Ever late to the party, last week I started walking Annie and listening to podcasts. I heard Krista Tippett from her OnBeing podcasts speak to the very real fatigue of virtually connecting.  Calling it “zoomzaustion,” our heads and hearts feel good seeing and hearing each other on our devices, but our bodies miss the very real enlivening energy flow we give and get only when in the physical presence of others. These months of not being physically present with friends, unable to visit family are exacting a toll, even though I’m home in good loving company.

“The only time we ever know what’s really going on
is when the rug’s been pulled out and we can’t find anywhere to land. We use these situations either to wake ourselves up or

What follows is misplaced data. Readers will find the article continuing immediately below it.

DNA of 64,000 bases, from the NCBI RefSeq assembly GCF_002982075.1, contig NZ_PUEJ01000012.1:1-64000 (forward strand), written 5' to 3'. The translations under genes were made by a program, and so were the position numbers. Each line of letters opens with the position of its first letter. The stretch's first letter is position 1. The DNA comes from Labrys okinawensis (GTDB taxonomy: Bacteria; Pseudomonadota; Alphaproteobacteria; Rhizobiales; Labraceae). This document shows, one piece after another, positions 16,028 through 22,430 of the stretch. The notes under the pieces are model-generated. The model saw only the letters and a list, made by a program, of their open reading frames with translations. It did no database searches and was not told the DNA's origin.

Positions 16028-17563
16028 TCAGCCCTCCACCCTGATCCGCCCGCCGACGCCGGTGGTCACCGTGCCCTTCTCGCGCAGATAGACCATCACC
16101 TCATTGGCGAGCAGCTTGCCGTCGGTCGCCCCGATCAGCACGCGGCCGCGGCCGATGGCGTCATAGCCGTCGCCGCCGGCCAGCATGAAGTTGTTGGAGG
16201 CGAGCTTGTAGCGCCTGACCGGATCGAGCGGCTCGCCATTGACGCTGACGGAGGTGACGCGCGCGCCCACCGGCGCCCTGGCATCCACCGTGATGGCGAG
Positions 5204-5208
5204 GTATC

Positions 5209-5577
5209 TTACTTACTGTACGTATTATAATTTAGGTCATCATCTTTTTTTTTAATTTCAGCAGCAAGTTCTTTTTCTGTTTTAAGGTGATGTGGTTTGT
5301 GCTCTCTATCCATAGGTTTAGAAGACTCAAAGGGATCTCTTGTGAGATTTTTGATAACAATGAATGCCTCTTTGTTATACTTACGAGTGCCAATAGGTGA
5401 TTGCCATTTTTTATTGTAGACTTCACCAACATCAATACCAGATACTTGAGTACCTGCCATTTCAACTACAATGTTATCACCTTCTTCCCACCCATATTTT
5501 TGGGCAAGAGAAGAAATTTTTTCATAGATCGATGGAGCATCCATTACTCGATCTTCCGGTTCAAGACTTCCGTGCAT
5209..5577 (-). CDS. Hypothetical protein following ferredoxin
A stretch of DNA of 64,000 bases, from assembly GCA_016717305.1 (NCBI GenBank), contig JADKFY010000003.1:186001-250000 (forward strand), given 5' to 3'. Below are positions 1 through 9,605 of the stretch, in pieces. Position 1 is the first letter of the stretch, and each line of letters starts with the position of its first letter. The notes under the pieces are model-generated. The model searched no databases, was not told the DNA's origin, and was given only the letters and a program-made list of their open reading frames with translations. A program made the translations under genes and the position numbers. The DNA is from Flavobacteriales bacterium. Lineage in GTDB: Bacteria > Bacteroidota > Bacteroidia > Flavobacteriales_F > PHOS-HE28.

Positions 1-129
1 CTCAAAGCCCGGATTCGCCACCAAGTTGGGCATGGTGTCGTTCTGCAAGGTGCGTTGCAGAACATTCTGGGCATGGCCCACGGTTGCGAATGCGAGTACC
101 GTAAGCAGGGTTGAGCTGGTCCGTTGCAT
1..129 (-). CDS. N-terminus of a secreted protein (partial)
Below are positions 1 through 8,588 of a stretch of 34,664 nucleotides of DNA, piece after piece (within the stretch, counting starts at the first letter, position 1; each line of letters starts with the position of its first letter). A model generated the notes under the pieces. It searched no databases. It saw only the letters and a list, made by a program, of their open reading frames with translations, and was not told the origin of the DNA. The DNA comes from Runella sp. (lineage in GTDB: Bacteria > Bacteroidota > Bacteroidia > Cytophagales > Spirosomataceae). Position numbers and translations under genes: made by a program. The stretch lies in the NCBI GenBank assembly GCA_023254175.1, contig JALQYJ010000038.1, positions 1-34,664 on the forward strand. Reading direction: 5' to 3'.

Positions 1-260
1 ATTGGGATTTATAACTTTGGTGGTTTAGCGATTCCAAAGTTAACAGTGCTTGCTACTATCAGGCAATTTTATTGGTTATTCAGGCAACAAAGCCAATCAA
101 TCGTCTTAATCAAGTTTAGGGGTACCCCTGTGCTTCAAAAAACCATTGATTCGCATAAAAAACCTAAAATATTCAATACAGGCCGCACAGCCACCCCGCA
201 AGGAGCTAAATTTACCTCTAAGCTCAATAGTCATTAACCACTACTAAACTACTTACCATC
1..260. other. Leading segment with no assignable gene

to put ourselves to sleep.
Right now — in the very instant of groundlessness — is
the seed of taking care of those who need our care and
of discovering our goodness.”

Pema Chödrön, When Things Fall Apart, 1996

During the weekend we dined on take out. It’s our commitment to “live local with love” and support local chefs by once a week ordering in dinner. A mix up with the order meant I sat and waited in the empty but for chef and staff restaurant as our food was prepared. First time visit, I was struck by the attractive décor, the open kitchen, the hip music. Staff were pleasant, apologetic, offered me a glass of BC sparkling wine to pass the time. Food delivered, bill paid, goodbyes and well wishes exchanged, once home and chowing down, my husband and I both remarked on the heart and soul put into creating that space, making this food, serving their customers, realizing a vision; on the questionable future to sustain themselves under their current pivot business plan, as opening under the province’s re-entry plan, with 50% capacity and the required 2 metre distance between tables would ensure bankruptcy.